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Stigma experiences and perceived stigma in patients with first-episode schizophrenia in the course of 1 year after their first in-patient treatment

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Abstract

Patients with schizophrenia suffer from stigma and discrimination due to their illness. Yet it is not well examined how experiences of stigma and discrimination express at the early illness stage and how they develop subsequently. Therefore, clinical and psycho-social correlates of stigma experiences and perceived stigma are analyzed in patients with first-episode schizophrenia over the course of 1 year after their first in-patient treatment. Questionnaire data assessed within the multi-centre-RCT “First-Episode Study” of the German Research Network on Schizophrenia were analyzed. Patients with first-episode schizophrenia were assessed 8 weeks after their first in-patient treatment (post-acute assessment) and 1 year later. N = 48 (post-acute) and N = 24 (1-year follow-up) patients provided questionnaire data appropriate for analyses, with N = 12 dyads. These data included burden due to stigma experiences (B-STE), perceived stigma (PDDQ), clinical (PANSS, CDSS, CGI, GAF, SAS) and psycho-social factors (LQLP, FSNK-self-esteem, KK-Scale). Cross-lag-correlation models showed a causal relation between stigma experiences (post-acute) and reduced self-esteem after 1 year. Multiple regression models revealed different models for experienced and perceived stigma. Factors associated with higher stigma experiences were older age, worse clinical global impression, better social adjustment, lower self-esteem, and the belief that illness is not driven by chance or fate. The different associations between psycho-social factors and stigma experiences and perceived stigma demonstrate the complexity of this inter-relationship. The results have practical implications for psycho-educational and other therapeutic interventions addressing stigma coping. Since the sample was small and selective, replication studies are needed.

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Acknowledgements

The authors are much obliged to the members of the German Study Group on First-Episode Schizophrenia as well as to the members of the scientific advisory board of the German Research Network on Schizophrenia for all their contributions. The German Study Group on First-Episode Schizophrenia consists of: W. Gaebel (P.I.), W. Wölwer, M. von Wilmsdorff, R. Krohmer, J. Brinkmeyer, and M. Riesbeck (Duesseldorf); (A) Klimke (Offenbach) and M. Eickhoff (Warstein/Lippstadt); H.-J. Moeller and M. Jäger (Munich); G. Buchkremer, S. Klingberg, and M. Mayenberger (Tuebingen); P. Hoff and F. Schneider (Aachen; recruitment until 6/2002); W. Maier, M. Lemke, (B) Johannwerner and K.-U. Kühn (Bonn); I. Heuser and M.C. Jockers-Scherübl (Berlin); J. Klosterkötter, A. Bechdolf, and W. Huff (Cologne); M. Gastpar, S. Bender, and V. Reissner (Essen); E. Rüther and D. Degner (Goettingen); P. Falkai (Goettingen); H. Sauer, R. Schlösser, and G.Wagner (Jena); F. A. Henn, H. Häfner, K. Maurer, H. Salize, and A. Schmitt (Mannheim); and L.G. Schmidt (Mainz; recruitment until 2/2002). The members of the scientific advisory board of the German Research Network on Schizophrenia are as follows: Prof. Dr. A. G. Awad, Toronto (CAN); Prof. Dr. W. Fleischhacker, Innsbruck (A); Prof. Dr. R. Holle, Neuherberg (D); Prof. Dr. S.R. Marder, Los Angeles (USA); Prof. Dr. P.D. McGorry, Melbourne (AUS); Prof. Dr. F. Müller-Spahn, Basel (CH); Prof. Dr. W. Rössler, Zürich (CH); and Prof. Dr. H. van den Bussche, Hamburg (D).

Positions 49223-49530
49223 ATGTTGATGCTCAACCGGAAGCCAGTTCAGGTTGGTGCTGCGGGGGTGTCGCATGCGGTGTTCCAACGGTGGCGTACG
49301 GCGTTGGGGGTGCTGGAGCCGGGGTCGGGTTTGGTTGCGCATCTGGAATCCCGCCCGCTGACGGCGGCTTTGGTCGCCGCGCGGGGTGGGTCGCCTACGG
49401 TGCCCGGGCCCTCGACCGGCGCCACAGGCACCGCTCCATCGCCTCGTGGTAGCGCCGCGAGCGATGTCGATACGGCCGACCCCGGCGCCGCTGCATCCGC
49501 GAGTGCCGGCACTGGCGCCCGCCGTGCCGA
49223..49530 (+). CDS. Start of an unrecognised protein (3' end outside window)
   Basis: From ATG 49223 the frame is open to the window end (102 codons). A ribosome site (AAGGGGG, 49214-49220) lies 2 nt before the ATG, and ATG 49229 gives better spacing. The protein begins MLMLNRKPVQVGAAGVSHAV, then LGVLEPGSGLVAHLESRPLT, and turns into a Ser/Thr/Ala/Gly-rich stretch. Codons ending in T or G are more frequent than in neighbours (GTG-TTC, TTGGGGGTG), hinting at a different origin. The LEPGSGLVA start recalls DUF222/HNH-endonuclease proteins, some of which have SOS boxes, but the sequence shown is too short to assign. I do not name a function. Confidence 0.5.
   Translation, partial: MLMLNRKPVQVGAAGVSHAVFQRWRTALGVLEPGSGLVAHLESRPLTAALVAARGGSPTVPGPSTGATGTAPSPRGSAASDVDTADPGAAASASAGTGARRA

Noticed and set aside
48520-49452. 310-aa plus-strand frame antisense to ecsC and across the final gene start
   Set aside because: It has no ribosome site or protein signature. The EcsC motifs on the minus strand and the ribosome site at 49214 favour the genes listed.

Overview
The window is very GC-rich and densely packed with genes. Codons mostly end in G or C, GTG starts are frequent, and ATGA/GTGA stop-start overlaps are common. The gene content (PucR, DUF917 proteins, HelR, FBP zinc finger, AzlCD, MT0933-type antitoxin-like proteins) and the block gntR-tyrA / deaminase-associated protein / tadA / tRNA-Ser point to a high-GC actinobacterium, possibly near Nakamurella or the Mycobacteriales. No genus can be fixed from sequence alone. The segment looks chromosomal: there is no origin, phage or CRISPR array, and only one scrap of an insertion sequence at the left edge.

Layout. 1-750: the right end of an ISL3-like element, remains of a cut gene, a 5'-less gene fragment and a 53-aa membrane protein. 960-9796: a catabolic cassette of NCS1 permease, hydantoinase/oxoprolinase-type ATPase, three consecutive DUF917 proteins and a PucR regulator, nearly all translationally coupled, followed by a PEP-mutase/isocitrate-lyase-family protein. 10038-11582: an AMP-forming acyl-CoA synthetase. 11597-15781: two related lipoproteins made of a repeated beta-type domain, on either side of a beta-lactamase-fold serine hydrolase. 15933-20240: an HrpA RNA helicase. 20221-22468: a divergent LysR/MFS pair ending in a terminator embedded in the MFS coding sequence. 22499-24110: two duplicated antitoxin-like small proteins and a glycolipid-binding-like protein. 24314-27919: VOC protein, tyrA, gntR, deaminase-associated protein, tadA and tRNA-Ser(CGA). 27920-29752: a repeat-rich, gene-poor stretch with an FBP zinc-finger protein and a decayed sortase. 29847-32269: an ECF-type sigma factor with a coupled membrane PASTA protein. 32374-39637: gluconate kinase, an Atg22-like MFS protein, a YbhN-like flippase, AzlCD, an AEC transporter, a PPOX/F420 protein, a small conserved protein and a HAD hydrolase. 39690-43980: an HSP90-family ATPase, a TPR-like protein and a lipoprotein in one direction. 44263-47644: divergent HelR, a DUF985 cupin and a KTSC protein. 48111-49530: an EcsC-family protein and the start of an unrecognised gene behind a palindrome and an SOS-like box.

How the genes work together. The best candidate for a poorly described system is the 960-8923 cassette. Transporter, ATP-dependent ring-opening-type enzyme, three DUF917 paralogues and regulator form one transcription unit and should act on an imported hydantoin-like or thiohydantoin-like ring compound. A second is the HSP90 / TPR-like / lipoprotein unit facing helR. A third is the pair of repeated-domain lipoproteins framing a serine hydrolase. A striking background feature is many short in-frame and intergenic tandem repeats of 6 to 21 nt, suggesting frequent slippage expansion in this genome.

Funding

This study was conducted within the framework of the German Research Network on Schizophrenia, funded by the German Federal Ministry for Education and Research BMBF (Grants 01 GI 9932 and 01 GI 0232).

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Correspondence to Harald Zäske.

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A. Schmitt has been an honorary speaker for TAD Pharma and Roche and a member of advisory boards for Roche. On behalf of all further authors, the corresponding author states that there is no conflict of interest.

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Zäske, H., Linden, M., Degner, D. et al. Stigma experiences and perceived stigma in patients with first-episode schizophrenia in the course of 1 year after their first in-patient treatment. Eur Arch Psychiatry Clin Neurosci 269, 459–468 (2019). https://doi.org/10.1007/s00406-018-0892-4

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